I used sandpaper to get down to the bare wood. It would have gone faster with a scraper, but I wanted to sneak up on it, and feather the edges so it looked more like natural wear, instead of a hard transition to the lacquer finish.

    The bare wood was sealed with two applications of Tung Oil to keep dirt and hand gunk out of the wood. Light sanding between the coats because the first coat raises the wood fiber. Give each coat plenty of time to dry, because Tung Oil takes a long time to dry and polymerize. I added a few drops of amber stain (ColorTone Vintage Amber from stewmac.com) to the Tung Oil, to tone down the bare white appearance and give it a jump-start on yellowing down. It's now a few shades darker after exposure to light over the years.

    I like the look and the feel of the neck. It's been something like 7 years now since I removed the finish, and I haven't had to re-apply the Tung Oil. The neck still looks clean with a "bare" appearance, no noticeable finish and a very dry feel, so I can recommend that as a sealer coat.

  17. #15

    Default Re: Speed Neck

    I'm thinking of reshaping the neck of my MK from the chunky U shape to a slight V. So when I get the shape to my liking, I can oil the finish or not as I see fit?
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  18. #16

    Default Re: Speed Neck

    Those darn F-12 necks with that black paint get very sticky with any kind of sweat or summer humidity. I had to do it in order to make this mandolin playable. The only finish on the bare wood is my own body chemistry.

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    Len B.
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    two t's and one hyphen fatt-dad's Avatar
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    Default Re: Speed Neck

    after removal, I use boiled linseed oil.

    I think Lou Stiver suggested that, not to start something. . .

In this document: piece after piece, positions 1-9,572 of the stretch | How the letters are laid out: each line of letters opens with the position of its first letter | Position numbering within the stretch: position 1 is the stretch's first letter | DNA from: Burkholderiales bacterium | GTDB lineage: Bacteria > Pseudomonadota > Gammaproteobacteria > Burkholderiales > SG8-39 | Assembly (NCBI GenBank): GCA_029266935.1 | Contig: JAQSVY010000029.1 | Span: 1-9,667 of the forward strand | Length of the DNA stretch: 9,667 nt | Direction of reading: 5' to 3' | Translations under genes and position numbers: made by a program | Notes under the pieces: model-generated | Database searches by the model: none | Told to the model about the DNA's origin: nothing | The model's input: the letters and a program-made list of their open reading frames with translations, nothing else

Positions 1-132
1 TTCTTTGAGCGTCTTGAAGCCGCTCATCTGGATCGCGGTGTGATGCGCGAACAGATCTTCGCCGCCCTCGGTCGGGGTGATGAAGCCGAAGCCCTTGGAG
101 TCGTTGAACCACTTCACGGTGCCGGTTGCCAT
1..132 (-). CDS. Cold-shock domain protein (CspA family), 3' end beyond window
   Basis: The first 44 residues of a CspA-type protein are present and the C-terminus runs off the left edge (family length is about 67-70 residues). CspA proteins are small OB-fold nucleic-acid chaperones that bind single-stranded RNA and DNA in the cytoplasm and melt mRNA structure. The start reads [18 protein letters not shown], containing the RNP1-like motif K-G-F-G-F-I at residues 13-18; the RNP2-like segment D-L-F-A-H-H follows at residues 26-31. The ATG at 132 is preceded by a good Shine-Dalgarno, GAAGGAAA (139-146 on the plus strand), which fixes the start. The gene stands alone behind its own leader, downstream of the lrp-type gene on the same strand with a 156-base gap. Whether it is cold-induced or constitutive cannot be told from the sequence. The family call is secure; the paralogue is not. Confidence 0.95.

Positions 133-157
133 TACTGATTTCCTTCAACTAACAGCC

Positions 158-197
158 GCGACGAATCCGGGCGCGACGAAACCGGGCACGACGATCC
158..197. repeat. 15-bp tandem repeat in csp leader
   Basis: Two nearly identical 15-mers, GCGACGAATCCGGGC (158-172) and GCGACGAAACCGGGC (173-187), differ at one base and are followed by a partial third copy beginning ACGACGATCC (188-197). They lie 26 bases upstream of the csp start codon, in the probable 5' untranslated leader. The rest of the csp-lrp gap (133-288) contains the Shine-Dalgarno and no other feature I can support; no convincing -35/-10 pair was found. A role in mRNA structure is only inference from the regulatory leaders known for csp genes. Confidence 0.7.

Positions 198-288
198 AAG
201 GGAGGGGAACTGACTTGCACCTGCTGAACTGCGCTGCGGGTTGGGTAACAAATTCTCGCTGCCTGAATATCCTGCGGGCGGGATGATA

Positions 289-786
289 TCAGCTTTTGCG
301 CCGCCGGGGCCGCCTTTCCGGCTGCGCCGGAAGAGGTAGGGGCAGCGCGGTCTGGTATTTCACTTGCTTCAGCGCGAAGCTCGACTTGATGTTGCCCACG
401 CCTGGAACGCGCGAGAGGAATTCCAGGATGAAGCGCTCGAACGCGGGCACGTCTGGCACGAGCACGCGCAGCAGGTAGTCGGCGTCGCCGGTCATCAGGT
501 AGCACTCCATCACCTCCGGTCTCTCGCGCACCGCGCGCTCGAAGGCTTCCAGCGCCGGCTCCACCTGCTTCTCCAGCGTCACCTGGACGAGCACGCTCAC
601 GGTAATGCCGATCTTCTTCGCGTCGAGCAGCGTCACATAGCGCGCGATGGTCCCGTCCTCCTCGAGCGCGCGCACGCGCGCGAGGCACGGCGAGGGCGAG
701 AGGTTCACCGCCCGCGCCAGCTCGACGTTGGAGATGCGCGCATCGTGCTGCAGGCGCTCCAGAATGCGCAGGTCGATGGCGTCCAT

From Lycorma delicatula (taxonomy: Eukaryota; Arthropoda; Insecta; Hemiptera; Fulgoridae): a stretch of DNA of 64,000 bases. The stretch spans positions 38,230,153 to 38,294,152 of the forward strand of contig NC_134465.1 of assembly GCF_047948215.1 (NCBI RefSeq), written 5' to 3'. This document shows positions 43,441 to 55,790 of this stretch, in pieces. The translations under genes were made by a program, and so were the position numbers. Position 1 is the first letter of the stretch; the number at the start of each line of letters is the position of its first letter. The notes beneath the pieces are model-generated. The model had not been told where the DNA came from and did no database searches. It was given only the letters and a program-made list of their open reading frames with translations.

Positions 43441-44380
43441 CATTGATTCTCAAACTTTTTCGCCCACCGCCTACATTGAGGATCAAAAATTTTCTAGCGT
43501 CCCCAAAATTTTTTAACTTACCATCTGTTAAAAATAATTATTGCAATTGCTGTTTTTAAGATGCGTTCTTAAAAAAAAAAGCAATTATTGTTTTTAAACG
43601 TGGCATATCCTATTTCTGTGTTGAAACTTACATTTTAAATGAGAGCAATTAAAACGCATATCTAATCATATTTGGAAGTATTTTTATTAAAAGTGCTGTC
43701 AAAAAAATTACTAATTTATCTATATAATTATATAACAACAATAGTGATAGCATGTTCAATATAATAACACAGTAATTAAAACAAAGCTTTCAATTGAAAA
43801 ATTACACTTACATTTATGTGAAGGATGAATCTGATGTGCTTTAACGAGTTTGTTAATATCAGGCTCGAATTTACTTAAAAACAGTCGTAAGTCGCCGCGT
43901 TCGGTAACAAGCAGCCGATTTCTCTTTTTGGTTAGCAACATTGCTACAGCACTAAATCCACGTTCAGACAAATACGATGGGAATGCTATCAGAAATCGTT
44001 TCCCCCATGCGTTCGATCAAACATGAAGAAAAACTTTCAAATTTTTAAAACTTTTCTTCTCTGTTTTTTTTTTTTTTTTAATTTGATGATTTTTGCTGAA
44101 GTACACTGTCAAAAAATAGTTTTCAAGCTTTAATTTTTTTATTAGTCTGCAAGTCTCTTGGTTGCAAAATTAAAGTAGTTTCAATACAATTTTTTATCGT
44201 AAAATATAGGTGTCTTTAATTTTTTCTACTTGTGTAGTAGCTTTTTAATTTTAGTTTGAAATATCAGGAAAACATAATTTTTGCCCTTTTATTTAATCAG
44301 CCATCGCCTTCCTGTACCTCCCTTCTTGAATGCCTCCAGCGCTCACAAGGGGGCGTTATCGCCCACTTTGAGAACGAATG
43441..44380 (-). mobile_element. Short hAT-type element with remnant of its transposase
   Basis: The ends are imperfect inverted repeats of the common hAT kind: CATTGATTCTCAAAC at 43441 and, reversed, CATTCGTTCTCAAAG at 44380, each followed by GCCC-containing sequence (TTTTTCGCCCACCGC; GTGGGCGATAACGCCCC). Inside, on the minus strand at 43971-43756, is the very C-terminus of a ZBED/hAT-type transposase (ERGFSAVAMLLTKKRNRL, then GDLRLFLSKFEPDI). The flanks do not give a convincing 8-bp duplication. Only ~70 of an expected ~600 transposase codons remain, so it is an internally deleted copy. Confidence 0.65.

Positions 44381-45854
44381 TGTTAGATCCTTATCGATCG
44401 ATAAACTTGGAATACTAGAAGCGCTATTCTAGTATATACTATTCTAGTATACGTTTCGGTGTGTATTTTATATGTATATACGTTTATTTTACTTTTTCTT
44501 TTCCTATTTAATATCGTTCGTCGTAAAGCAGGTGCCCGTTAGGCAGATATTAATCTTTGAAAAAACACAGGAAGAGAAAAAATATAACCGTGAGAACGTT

f-d
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    Registered User JimRym's Avatar
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    Default Re: Speed Neck

    Regarding speed neck: If you are doing it yourself, I suggest taping off the upper and lower areas just below the headstock and just above the heel so it looks like a professional effort. -Jim
    "Small strokes fell mighty oaks"
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  23. #19

    Default Re: Speed Neck

    Quote Originally Posted by Br1ck View Post
    I'm thinking of reshaping the neck of my MK from the chunky U shape to a slight V. So when I get the shape to my liking, I can oil the finish or not as I see fit?
    I made that modification to my $199 MK Br1ck. I wanted it thinner with slight V shape too. I chose to stain the neck, sand and wax as Ivan suggests. I'm sure whatever finish you want (or none) will be fine. Like Tobin mentioned...no finish may take on a dingy look.

    I think the only mistake you could really make would be to remove too much wood. Go slow. The finish on those things is thick and just about bulletproof. Takes a lot of work to remove it. Once it's gone though, the wood sands away surprisingly quickly.
    Last edited by FLATROCK HILL; Jun-05-2017 at 2:08pm.

  24. #20

    Default Re: Speed Neck

    Quote Originally Posted by JimRym View Post
    Regarding speed neck: If you are doing it yourself, I suggest taping off the upper and lower areas just below the headstock and just above the heel so it looks like a professional effort. -Jim
    Well, I took half of your advice:

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    I kind of winged it with the upper area towards the 12th fret. It's a lifetime keeper so the aesthetics please me very much. Glad to be rid of the Kluson tuners as well.

    Len B.
    Clearwater, FL

  25. #21
    F5G & MD305 Astro's Avatar
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    Default Re: Speed Neck

    Speed necks look a little weird but I would never own another mandolin without doing it. I waited a good while on mine because the sunburst finish was carried out beautifully even on the back of the neck an I didnt want to change its originality because I didnt know how much it would help.

    To me, helped a lot. Well worth the cosmetic compromise.
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  26. #22
    coprolite mandroid's Avatar
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    Default Re: Speed Neck

    I don't have Speed fingers, so It Does not Matter.
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  28. #23

    Default Re: Speed Neck

    Quote Originally Posted by mandroid View Post
    I don't have Speed fingers, so It Does not Matter.
    OH, but you COULD!

    I just speed necked my MK. Yes, the finish is industrial. I took a minimal amount of wood off the neck.The neck feels so much better. Had some tung oil, so that is what I used. Really brought out the flame. The hard part is done, so if I want it a little thinner, just get out the sandpaper.